We have adopted as immediate priorities the consolidation of national security and stability, together with social justice measures for the poorest and most vulnerable, as well as urgent State management reforms.
We have been studying the public sector reform in Indonesia and my Government is also determined to create an effective, independent and corruption-free civil service, relying on collaboration by all Sovereign Bodies – so that the transformation of the public sector leads to a governance of transparency, accountability and efficiency in the management of public finance
and in the delivery of essential services to communities.
After achieving national Peace and implementing new administrative, financial, legal and institutional systems, we are now ready to start our economic development policy.
Timor-Leste is a country blessed with natural resources that, if used wisely, may free the Timorese from poverty. To achieve this, our medium term strategic agenda seeks to:
• Develop national infrastructure;
• Develop human capital; and
• Develop agriculture and rural areas.
This economic growth policy will enable the creation of employment, increase revenue, reduce dependence on essential commodities from abroad and, of course, gradually improve the living conditions of the population.
These are vital factors for supporting the strengthening of the democratic system. We know that without peace and social and economic stability – without responding to the needs of our People and satisfying their social aspirations - it is difficult to consolidate democratic values and principles.
This is not an agenda, political and economic, exclusive to Timor-Leste, but a strategic agenda common to all countries in Asia. Strengthening the quality of democracies is strengthening the States. It demands commitment and the spirit of institutional cooperation of all organs of sovereignty and the active participation of civil society in the decisions that affect all citizens.
The challenges faced by the young democracy of Timor-Leste - which every second year has found itself regressing and in conflict situations, culminating with the attacks against the Head of State and Head of the Government on February 11 this year - showed us the fragility of the process of consolidating democracy and obligated us to review our national policies.
This fragility is not unique to my country. The experience of other Asian States also shows that democracy can be easily subjugated to acts of violence and repression. We must, with solidarity between our nations, reinforce our mechanisms of dialogue and our mutual support to walk the path of building and consolidating democracy in Asia.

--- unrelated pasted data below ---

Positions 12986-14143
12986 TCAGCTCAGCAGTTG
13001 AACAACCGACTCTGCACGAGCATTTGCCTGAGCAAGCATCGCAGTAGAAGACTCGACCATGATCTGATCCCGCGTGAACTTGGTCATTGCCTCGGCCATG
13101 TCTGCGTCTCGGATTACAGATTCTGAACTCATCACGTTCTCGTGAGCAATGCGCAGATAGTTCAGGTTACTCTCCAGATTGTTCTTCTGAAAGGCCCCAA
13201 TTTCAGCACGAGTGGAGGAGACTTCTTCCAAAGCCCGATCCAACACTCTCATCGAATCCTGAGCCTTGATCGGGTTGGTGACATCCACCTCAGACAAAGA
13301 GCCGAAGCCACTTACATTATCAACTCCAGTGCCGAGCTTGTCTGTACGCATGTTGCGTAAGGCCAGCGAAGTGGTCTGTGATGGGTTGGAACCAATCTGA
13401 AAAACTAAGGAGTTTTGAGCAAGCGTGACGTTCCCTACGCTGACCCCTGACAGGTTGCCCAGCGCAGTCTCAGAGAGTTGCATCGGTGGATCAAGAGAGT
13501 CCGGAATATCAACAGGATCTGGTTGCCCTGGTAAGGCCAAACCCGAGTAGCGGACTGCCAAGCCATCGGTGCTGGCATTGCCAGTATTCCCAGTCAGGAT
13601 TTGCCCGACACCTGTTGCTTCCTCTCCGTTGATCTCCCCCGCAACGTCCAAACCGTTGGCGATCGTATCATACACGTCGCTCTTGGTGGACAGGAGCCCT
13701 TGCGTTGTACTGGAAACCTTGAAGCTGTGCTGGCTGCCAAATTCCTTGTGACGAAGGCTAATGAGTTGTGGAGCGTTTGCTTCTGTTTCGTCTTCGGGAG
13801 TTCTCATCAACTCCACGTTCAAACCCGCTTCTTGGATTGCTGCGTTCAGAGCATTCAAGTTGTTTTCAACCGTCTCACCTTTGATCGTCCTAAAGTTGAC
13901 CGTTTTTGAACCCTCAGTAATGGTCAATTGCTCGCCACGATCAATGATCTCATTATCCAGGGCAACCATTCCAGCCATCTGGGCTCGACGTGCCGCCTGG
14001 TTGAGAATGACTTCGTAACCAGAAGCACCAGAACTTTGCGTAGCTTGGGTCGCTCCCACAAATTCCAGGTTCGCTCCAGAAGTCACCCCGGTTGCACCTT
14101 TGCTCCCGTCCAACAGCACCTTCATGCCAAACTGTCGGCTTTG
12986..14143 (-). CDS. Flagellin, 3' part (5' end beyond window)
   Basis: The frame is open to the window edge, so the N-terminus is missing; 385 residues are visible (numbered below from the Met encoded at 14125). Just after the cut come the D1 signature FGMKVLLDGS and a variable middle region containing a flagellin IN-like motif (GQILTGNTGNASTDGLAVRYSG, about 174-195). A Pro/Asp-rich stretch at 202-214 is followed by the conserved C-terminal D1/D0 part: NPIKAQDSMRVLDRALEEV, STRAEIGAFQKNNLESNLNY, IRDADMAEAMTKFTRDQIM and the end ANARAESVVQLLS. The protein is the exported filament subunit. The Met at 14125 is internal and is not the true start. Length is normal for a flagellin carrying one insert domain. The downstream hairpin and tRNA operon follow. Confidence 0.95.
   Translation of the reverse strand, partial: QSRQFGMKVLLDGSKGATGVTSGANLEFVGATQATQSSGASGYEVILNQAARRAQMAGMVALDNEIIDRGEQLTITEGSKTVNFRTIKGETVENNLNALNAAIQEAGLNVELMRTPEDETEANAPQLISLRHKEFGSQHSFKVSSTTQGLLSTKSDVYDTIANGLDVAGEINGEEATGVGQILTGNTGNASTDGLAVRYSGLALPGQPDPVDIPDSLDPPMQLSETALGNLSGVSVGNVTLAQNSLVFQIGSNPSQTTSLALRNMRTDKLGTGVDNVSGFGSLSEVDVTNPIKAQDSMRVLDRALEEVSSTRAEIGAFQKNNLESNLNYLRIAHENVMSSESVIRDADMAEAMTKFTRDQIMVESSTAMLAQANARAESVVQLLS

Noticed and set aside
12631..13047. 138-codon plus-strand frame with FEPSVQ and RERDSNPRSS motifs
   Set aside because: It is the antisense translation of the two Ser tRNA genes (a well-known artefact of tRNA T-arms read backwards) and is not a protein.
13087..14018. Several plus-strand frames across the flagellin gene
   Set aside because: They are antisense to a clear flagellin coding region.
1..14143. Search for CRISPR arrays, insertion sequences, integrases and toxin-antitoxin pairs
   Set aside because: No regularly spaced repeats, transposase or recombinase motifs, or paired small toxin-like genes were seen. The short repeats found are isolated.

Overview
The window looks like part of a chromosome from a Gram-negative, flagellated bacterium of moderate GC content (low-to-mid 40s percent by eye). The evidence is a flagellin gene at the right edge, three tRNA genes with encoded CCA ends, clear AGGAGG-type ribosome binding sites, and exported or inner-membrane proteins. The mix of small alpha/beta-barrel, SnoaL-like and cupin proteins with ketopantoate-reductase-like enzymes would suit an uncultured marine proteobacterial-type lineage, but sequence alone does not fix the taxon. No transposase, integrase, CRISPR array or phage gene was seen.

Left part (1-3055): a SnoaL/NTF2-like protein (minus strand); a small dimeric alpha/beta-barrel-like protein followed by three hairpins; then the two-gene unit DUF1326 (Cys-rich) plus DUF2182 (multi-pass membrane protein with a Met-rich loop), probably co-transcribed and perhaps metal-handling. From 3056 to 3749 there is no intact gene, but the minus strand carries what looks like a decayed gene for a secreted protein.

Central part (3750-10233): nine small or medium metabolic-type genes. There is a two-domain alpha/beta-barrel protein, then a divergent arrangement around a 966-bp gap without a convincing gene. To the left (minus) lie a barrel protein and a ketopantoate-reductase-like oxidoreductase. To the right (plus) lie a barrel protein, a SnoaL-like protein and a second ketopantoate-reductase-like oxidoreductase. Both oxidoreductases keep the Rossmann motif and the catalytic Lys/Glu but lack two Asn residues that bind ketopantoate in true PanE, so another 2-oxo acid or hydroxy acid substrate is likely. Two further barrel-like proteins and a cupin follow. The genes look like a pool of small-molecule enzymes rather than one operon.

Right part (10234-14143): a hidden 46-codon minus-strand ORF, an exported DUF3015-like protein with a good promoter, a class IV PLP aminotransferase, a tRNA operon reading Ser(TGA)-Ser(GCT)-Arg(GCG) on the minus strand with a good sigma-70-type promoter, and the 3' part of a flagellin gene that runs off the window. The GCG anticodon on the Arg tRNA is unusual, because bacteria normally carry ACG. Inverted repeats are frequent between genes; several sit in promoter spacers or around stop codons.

We represent here different cultures, different political options and different states of economic and social development. However, this diversity provides an excellent opportunity to learn lessons, share best practises and, especially, explore approaches to overcoming common challenges, in consideration of democratic principles and values.
We cannot borrow success formulas from other countries, but we can create innovating regional cooperation partnerships, learning from our various experiences and assuming with responsibility a commitment of regional development.
Democracy is first and foremost an issue of responsibility!
We must strengthen our regional alliances based on shared and lasting responsibilities, and we assume right from this moment the commitment to contribute to this goal.
Bringing democracy to the forefront and promoting a dialogue that leads to new partnerships and cooperation mechanisms means believing that the destiny of humankind is to achieve peace and sustainable development.
In concluding, I would like to express final words of appreciation to our closest neighbour, Indonesia, which provides a remarkable example of a transition process from an autocratic governance towards a pluralistic democracy and an open and tolerant society.
The democratic vision and the leadership of their President have enabled the Indonesian people to enjoy a climate of peace, freedom and development, promoting “unity in diversity”. It is not by chance that this forum is being held here, and it is also not by chance that Timor-Leste immediately agreed to take part in this meeting, which seeks to promote a true democratic culture in our region.
This is the spirit of young democracies, and our common destiny.
Thank you very much!
Kay Rala Xanana Gusmao
10 December 2008
Image: I Gusti Ngurah Rai - Leader of the Balinese resistance to the Dutch re-assertion of colonial domination of Indonesia after the close of the WWII. Ngurah Rai, along with his 97 guerilla fighters, were massacred by the Dutch in 1946.